The Fourth International Conference on Grey Literature (GL '99) in Washington, DC, in October 1999 defined grey literature as follows: "That which is produced on all levels of government, academics, business and industry in print and electronic formats, but which is not controlled by commercial publishers."
Some examples of grey literature include:
There are a few reasons why researchers might be interested in accessing grey literature:
Research takes a long time to publish. Some types of grey literature can be published more quickly.
If you think about when COVID-19 first hit, quality information was hard to come by. Instead, researchers had to look at reports and data sets rather than polished, peer-reviewed journal articles.
Researchers and publishers sometimes do not publish results from studies that show negative or null results. This is not just a problem of publishers refusing to publish reports, but can also be a self-imposed censorship by researchers who do not wish to showcase unsuccessful trials. The problem with this is that journal publications are how researchers communicate findings to one another. NOT publishing unsuccessful trials means you are missing a chunk of the research story, and you might not know that a therapy is unsuccessful if people don't publish those results.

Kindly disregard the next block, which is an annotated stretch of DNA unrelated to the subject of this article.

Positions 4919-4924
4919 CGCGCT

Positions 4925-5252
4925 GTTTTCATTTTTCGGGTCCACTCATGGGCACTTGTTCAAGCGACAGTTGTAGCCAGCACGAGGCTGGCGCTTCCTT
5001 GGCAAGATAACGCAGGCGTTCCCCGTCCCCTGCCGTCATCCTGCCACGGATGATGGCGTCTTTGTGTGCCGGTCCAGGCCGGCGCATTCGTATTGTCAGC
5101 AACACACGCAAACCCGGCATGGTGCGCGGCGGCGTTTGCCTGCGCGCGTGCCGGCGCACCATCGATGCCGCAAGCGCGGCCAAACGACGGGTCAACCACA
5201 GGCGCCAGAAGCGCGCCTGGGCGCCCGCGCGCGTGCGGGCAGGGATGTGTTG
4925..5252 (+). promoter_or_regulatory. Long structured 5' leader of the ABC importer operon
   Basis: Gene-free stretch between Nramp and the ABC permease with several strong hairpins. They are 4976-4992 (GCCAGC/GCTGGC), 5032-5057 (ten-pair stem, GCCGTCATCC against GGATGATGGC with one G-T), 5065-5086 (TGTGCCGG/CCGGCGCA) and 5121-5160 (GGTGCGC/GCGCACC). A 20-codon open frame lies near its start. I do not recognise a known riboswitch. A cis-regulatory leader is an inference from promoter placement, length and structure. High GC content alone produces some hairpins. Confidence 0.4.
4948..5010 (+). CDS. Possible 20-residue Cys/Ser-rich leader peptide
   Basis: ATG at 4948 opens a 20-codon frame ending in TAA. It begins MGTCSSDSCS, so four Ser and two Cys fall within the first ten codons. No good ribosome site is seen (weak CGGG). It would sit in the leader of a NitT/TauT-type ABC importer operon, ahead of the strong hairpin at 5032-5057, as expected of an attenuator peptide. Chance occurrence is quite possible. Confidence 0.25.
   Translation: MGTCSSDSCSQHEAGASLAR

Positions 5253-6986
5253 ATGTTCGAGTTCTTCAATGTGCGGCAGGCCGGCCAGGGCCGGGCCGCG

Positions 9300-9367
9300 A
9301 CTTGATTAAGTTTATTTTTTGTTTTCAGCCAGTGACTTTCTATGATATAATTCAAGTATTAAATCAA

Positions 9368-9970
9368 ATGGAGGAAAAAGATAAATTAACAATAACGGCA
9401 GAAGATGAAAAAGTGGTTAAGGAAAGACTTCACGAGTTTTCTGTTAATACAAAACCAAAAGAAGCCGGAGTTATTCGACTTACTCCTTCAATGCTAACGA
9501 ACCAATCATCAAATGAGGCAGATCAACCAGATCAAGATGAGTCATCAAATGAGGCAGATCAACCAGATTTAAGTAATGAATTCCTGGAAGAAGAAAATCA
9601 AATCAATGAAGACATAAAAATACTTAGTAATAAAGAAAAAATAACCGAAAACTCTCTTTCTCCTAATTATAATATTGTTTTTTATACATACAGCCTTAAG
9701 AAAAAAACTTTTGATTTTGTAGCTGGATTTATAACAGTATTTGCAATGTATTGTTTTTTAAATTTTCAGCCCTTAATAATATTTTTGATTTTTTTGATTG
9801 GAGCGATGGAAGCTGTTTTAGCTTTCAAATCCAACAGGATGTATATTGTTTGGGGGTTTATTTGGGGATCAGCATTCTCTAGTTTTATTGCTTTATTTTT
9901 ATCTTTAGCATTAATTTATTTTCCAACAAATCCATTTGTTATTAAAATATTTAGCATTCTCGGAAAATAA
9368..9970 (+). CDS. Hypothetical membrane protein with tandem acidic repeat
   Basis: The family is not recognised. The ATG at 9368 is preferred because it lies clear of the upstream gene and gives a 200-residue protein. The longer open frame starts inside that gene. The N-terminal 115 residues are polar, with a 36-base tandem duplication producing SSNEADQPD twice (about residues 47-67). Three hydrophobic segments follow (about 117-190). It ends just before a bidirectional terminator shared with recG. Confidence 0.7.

Grey literature is important because it helps to fill this evidence gap. By searching for information that is not published, you can find information that you wouldn't necessarily find in commercial publications due to publication bias.
Finding grey literature can be difficult; if you are adding a grey literature component to your search strategy, it is a good idea to start by identifying what type of research you are looking for, and then where you might find it. What other organizations might be asking similar questions? Some
You can read more about searching for Grey Literature by checking out UBC's Guide.